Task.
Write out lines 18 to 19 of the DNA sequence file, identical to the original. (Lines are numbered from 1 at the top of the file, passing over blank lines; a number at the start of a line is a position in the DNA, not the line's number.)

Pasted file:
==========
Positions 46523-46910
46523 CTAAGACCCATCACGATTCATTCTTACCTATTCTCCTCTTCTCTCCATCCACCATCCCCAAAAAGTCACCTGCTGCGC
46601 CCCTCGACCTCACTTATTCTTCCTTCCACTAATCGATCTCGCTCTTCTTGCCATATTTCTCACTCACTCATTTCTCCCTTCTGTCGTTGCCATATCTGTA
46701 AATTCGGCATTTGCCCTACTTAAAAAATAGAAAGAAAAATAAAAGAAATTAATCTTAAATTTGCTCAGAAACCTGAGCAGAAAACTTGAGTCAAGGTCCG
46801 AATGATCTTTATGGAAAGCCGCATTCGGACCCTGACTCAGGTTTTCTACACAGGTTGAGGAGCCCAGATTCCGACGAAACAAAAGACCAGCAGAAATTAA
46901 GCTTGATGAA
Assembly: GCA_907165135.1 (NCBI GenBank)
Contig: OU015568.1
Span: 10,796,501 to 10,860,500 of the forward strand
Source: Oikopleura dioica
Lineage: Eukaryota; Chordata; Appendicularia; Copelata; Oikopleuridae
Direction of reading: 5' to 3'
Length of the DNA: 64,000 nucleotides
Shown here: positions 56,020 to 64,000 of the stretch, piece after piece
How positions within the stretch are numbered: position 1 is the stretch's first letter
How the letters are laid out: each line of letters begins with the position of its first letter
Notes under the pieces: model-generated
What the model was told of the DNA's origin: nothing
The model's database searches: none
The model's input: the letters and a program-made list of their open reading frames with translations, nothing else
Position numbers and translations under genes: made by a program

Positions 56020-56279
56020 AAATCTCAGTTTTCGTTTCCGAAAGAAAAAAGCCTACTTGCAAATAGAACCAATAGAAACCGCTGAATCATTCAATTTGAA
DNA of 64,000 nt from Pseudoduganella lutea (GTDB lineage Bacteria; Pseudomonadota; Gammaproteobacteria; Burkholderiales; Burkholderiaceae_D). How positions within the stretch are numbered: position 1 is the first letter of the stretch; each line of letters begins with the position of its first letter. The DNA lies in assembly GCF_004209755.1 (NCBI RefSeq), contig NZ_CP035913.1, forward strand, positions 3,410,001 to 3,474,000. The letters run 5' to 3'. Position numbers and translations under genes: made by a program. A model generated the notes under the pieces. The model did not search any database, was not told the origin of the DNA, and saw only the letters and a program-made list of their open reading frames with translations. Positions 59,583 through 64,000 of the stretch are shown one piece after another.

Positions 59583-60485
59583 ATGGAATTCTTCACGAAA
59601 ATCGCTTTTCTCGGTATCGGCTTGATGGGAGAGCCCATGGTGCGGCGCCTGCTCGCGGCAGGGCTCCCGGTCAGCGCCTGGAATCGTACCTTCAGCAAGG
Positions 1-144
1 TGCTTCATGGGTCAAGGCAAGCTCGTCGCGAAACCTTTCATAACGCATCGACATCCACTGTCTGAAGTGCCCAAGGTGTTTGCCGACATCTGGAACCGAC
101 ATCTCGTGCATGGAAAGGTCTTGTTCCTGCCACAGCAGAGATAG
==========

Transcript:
What the model was told of the DNA's origin: nothing
The model's database searches: none